In 1979 it was called "gay cancer," and it took the life of an acquaintance. Then "gay-related immune deficiency," or GRID, claimed neighbors, friends of friends, fellow activists. I began grief and death counseling with a segment of the population ordinarily concerned with life's ambitions and enjoyments: men in their twenties and thirties. Hospital visits and memorial services became more frequent.
By 1983, when it had come to be called AIDS, my own friends began to be affected. One was a man I dated in seminary, and I was devastated to learn of his illness only upon receiving a notice of his memorial service. Another friend, a minister, shared his struggle to survive AIDS. In our exchanges he helped me come to terms with my own anxiety about developing the disease.
Preparing a sermon for the commemoration of the bombing of Hiroshima, I reread Robert Jay Lifton's analysis of the experience of Hiroshima's survivors. Despite real, qualitative, and quantitative differences which forever separate the experiences, I recognize remarkable parallels between their way of coping and the gay community's coping with AIDS. I draw on the framework Lifton constructed, not only to understand the present suffering of the gay community, but to place that suffering in context with all human suffering.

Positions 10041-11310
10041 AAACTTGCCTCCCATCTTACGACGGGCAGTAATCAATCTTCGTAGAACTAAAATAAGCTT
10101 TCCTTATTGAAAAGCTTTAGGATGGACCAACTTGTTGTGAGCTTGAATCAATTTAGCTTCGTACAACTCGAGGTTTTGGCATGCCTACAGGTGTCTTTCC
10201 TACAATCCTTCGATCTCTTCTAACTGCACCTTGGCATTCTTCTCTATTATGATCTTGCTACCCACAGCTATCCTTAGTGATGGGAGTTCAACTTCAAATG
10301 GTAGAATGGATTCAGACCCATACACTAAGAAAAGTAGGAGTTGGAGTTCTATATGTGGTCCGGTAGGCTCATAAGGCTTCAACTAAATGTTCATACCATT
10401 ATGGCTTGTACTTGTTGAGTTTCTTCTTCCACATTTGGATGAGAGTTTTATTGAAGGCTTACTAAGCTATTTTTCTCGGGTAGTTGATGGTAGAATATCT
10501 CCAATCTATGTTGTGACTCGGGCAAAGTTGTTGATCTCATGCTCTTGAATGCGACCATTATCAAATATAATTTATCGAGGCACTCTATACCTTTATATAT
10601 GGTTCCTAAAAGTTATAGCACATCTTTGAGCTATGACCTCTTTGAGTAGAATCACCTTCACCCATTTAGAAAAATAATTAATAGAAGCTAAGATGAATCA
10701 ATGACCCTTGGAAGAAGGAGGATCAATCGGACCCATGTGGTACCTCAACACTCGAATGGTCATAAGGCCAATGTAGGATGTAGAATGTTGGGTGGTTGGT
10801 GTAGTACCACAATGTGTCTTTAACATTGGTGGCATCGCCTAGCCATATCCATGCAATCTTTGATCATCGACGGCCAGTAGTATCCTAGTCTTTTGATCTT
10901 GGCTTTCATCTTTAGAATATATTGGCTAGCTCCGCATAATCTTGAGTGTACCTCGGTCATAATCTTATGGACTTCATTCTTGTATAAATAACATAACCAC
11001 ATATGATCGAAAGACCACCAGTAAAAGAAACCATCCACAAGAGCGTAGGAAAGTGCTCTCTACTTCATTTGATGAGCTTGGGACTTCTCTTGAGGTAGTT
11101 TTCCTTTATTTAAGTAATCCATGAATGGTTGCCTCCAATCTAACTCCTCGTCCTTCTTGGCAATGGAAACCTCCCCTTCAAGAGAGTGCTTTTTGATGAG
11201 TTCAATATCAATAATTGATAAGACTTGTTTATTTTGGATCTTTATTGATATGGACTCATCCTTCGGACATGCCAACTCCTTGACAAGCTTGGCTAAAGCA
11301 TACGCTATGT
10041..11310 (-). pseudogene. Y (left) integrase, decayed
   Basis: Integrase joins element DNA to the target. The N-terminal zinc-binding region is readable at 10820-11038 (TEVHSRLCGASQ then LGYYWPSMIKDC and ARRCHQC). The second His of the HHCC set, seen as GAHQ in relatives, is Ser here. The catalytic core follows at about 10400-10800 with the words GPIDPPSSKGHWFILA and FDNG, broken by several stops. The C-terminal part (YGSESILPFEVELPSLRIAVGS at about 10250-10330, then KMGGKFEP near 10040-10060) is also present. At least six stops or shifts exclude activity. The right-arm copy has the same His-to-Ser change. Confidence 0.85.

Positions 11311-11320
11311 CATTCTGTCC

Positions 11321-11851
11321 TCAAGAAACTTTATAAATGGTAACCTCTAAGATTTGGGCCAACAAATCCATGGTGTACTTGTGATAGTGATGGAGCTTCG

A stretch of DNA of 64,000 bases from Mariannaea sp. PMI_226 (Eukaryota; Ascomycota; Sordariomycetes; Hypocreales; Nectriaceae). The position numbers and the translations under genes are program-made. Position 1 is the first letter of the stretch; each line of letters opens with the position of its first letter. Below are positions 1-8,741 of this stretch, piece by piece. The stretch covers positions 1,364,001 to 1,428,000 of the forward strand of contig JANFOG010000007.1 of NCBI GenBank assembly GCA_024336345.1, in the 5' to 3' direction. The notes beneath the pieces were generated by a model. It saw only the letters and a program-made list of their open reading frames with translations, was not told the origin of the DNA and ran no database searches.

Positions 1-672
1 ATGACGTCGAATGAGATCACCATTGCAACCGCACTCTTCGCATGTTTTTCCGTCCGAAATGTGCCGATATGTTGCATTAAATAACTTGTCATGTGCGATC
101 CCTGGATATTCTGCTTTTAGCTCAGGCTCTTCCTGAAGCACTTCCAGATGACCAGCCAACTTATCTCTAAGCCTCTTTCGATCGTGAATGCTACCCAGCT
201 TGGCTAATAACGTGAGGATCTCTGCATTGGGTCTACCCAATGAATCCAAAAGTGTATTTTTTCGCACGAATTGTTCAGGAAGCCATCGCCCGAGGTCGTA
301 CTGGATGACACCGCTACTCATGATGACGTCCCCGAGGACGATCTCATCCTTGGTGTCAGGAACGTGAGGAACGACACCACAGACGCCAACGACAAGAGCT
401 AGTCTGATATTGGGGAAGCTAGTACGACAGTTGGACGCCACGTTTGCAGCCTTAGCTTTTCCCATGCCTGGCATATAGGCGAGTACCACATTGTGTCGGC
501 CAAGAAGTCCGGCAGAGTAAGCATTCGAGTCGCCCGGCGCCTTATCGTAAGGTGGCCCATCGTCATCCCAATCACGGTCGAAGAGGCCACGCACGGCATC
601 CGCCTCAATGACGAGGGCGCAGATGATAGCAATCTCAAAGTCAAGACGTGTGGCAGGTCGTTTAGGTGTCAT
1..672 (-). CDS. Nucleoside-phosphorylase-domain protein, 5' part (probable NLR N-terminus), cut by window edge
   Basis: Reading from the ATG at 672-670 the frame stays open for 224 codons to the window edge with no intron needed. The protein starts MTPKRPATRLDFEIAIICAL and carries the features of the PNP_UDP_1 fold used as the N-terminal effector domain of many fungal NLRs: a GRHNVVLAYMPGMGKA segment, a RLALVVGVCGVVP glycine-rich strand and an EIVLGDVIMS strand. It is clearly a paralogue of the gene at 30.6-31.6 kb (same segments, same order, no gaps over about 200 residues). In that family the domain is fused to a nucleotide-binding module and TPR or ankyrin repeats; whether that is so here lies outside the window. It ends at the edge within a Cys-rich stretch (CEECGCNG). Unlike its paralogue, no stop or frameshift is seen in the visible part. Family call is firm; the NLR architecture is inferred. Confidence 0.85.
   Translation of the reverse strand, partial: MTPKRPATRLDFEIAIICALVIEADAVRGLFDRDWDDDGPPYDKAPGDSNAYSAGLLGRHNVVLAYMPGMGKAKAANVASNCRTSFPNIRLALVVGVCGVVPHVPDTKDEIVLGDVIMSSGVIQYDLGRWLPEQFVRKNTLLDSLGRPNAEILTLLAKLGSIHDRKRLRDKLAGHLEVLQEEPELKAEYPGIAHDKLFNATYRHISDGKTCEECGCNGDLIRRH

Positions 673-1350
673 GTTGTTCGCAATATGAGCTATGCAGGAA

"AIDS and A-Bomb Disease: Facing a Special Death,"
New England Journal of Public Policy: Vol. 4
, Article 20.
Available at: http://scholarworks.umb.edu/nejpp/vol4/iss1/20